Department of History News
The history department's curriculum embraces the panorama of the past while also helping students to fulfill their constitutions, humanities, multicultural, and international requirements.
Current History News
A collection of news stories highlighting UNLV’s commitment to community, health care, and research.
13-year-old pursues his fifth degree at UNLV. And he's got some wise advice for his fellow students.
Achievement in Service Award winner Michael Green is UNLV's resident expert in all things Silver State.
Snail mail ballots have a long history of success, says UNLV historian Michael Green, so why all the controversy?
Diversity, safety, and success become the foundation for UNLV.
Historian explores the moments that Nevadans have had the greatest influence on national elections.
History In The News
Tony Hsieh’s vision for downtown Las Vegas may have evolved over time, but it had always been ambitious.
Industries that have long reigned in Nevada, such as its famous gaming sector, have been rocked by the pandemic, burning a hole in the state budget in the process. Seeking to plug a $1.2 billion deficit, state Democratic lawmakers have targeted the mining industry, which has enjoyed a cap on its tax rate as old as the state itself.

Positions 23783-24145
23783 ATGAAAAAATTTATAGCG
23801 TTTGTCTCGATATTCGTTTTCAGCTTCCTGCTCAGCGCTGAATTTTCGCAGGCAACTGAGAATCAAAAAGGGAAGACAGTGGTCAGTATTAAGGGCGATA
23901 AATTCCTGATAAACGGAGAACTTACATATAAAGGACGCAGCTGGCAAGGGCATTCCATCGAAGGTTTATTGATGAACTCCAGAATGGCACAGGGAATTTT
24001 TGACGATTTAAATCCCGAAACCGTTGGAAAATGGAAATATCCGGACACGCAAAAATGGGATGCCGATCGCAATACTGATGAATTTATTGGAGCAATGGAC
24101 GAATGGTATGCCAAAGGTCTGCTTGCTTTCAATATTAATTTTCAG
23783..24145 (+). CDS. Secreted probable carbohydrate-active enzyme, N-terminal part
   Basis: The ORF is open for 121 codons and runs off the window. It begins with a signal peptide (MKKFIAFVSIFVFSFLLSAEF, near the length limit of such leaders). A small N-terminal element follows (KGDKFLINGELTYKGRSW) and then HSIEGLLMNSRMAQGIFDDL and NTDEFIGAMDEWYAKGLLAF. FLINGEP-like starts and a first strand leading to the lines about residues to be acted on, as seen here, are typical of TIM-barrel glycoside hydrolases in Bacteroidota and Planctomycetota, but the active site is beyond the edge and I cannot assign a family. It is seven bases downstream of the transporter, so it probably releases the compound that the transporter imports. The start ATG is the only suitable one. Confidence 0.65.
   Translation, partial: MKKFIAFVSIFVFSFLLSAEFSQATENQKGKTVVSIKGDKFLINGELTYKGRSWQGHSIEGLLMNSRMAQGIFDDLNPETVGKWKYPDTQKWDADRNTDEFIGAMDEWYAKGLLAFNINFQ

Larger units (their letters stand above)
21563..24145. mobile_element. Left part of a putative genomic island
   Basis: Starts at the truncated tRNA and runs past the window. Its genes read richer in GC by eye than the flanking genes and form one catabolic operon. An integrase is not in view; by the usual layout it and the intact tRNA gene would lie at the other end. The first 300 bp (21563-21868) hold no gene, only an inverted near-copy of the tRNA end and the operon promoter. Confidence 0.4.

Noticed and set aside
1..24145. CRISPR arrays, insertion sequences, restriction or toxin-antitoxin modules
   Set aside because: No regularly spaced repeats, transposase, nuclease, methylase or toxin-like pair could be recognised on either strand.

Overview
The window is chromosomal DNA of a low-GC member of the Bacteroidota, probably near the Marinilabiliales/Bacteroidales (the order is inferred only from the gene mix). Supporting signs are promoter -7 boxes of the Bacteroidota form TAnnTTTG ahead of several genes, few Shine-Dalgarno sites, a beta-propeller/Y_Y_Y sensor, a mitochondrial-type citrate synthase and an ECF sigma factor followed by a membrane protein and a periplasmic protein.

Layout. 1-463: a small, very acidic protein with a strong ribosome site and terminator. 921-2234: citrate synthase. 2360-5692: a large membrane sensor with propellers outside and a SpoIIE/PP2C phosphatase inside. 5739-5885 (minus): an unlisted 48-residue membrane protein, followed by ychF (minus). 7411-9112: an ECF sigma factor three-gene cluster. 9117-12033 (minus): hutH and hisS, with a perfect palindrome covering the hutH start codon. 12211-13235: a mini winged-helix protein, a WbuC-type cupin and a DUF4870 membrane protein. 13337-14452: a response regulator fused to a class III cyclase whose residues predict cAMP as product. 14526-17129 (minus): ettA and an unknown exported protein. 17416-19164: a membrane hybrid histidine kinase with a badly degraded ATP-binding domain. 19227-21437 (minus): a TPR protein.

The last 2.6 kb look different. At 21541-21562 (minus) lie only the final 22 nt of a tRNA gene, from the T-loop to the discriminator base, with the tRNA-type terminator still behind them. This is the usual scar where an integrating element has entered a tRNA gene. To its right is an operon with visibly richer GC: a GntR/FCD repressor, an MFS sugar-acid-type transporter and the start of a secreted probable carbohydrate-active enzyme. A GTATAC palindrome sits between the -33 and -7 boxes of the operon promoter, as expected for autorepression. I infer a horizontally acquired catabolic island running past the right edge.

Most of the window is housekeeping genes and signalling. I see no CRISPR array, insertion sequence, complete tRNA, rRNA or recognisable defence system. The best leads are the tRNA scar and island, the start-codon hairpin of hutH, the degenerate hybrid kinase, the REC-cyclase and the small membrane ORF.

Commercial air travel has come a long way since the “Golden Age of Travel” — an era marked by glamour, gourmet food and dapper passengers.
Nevada Gov. Steve Sisolak recently issued a request that Nevadans stay home and read books. OK, he really just asked us all to stay home to combat the surging coronavirus. But we might as well make the best of it by reading some great new books. Here’s the latest batch of Nevada-related selection, ready to carry you through the lockdown. What else were you gonna do, make sourdough bread?
On the night of November 15, 1964, the Fairchild F-27A , prefix N745L , by Bonanza Air Lines , departed for flight 114, from Phoenix, Arizona, to McCarran International Airport in Las Vegas, Nevada, taking on board 26 passengers and three crew.
There is no evidence that a single Washoe County corpse voted by mail in Nevada’s 2020 election — or, in person, for that matter.